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Yikes. That's going to be hard to beat. Although we should add some parameters: maybe "worst recorded saxophone solo by a professional musician released on a major label" or something. Because I think I heard a worse one at a blue jam recently, but that guy wasn't no pro and it thankfully wasn't recorded.
 

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Well, it's a well-done tune. I think there are much worse solos - get's the job done. BTW, is that a young Candy Dulfer in the horn section? Also, Pee Wee Ellis?

Archie Shepp's Girl from Ipanema.

(Although, actually, I find it pretty interesting.)

 

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Yikes. That's going to be hard to beat. Although we should add some parameters: maybe "worst recorded saxophone solo by a professional musician released on a major label" or something. Because I think I heard a worse one at a blue jam recently, but that guy wasn't no pro and it thankfully wasn't recorded.
Yeah that's what I meant haha sorry. For years I always wondered who they hired to play that solo and how it got released like that, then I found out that Van Morrison did it so I guess it was ok. Maybe he was making some kind of point? Dunno.
 

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I like that solo while still aware of what it might lack when compared to a solo that say, any of his hired sax players could do. Van just goes for it and does his own thing and could care less that he's got players like Candy backing him who could play it another way to put it politely. He's a great communicator and his small raspy tone is his alone, but the audiences always love it and the whole tune works.
 

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I like that solo while still aware of what it might lack when compared to a solo that say, any of his hired sax players could do. Van just goes for it and does his own thing and could care less that he's got players like Candy backing him who could play it another way to put it politely. He's a great communicator and his small raspy tone is his alone, but the audiences always love it and the whole tune works.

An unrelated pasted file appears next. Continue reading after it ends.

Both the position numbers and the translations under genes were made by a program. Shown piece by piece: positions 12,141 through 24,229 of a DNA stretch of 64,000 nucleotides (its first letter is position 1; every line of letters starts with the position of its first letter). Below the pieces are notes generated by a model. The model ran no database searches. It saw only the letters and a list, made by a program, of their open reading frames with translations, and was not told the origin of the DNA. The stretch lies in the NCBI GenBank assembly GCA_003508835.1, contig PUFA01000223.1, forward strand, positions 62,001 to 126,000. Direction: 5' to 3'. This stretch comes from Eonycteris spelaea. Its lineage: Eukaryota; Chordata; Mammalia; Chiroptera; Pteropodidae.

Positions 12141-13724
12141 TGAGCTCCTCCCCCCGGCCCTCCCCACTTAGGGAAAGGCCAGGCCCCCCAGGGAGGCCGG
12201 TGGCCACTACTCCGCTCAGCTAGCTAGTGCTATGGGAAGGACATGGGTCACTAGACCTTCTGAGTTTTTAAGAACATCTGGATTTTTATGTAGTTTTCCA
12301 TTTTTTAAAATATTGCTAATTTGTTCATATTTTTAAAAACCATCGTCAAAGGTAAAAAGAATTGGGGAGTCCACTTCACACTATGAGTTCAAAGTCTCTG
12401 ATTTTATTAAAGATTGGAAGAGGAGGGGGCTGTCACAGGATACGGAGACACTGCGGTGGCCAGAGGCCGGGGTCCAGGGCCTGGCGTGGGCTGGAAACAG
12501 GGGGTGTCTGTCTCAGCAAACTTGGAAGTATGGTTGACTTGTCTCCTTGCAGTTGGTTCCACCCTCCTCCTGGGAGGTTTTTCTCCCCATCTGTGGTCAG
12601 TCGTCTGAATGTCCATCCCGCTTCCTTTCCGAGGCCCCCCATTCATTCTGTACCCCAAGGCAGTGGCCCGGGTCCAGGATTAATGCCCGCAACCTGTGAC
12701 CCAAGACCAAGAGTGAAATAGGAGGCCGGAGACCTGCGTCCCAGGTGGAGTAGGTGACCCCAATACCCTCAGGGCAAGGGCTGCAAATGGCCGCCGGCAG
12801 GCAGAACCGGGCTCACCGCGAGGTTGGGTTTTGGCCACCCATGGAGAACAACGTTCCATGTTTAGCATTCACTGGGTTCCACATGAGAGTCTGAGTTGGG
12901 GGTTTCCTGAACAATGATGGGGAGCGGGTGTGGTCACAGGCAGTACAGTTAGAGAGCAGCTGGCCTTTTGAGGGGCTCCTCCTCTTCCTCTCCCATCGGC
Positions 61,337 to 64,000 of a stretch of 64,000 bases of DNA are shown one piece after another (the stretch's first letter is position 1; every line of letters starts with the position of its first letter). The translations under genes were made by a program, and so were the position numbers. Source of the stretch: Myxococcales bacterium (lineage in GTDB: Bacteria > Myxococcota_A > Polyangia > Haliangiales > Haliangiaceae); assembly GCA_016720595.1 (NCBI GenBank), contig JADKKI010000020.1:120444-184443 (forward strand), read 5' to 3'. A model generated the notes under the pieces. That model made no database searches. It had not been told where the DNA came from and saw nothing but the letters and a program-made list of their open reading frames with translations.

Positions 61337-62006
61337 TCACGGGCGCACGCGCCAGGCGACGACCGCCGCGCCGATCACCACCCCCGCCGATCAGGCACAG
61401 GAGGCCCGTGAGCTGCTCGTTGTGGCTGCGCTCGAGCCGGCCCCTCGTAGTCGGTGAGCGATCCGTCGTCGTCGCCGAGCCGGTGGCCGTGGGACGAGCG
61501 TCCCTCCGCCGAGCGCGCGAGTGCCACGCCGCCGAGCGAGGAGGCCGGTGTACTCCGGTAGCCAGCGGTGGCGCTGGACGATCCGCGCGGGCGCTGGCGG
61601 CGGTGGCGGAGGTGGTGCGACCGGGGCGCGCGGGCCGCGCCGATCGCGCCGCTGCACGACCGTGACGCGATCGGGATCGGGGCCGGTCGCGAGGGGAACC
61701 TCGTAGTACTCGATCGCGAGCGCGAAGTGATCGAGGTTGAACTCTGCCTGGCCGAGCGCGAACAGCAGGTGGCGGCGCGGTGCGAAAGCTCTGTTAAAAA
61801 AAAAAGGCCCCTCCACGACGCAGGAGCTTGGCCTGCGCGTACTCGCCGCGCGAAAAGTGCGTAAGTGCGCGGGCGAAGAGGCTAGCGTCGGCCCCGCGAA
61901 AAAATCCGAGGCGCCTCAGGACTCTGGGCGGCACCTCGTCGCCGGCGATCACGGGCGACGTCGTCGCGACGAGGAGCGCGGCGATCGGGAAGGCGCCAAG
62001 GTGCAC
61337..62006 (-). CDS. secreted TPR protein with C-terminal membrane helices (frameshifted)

Oh listen, I love his music generally speaking, it's just that sax solo that seems so out of place with everything else that's going on in this song. The rest of it's fantastic to my ears.
 

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I've seen Van many times and the couple of times where he was the only saxophonist were pretty much the worst. I need some Candy, Pee Wee, Richie Buckley or somebody on that level to really make the experience complete. And yes if I went to see a band where the saxophonist sounded like that I'd be less than thrilled. But I enjoy and his brief solos and I think in a way that is his sense of humor coming out.
 

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"Out of place"? Seems to me to fit right in. It's just a bit amateurish to me. But context? Seems appropriate to me.
 

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:Id say my solo from a gig two weeks ago would rank there. We played all of me. Its always in my D on alto and the guitar went to my c# without notice. I was struggling to figure out where and all the changes went. Not pretty K
 

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I agree that in context the Van solo is fine. The Archie Shepp was great. I especially liked the horn section parts and the way they played them. Shepp has a gritty gravel in his sound in everything he did. Un-transcribable attitude. The opposite of 'corny' which seems where any version of "The Girl" could slide. It has unfairly become a meme for elevator rides. These type of "what is worse" discussions reveal more about the taste and personality of the individuals commenting than anything about the music. Anyone who attempts to make a living at music and especially playing an instrument, has a tough road to hoe. Especially now a days. "Slam booking" them serves little purpose.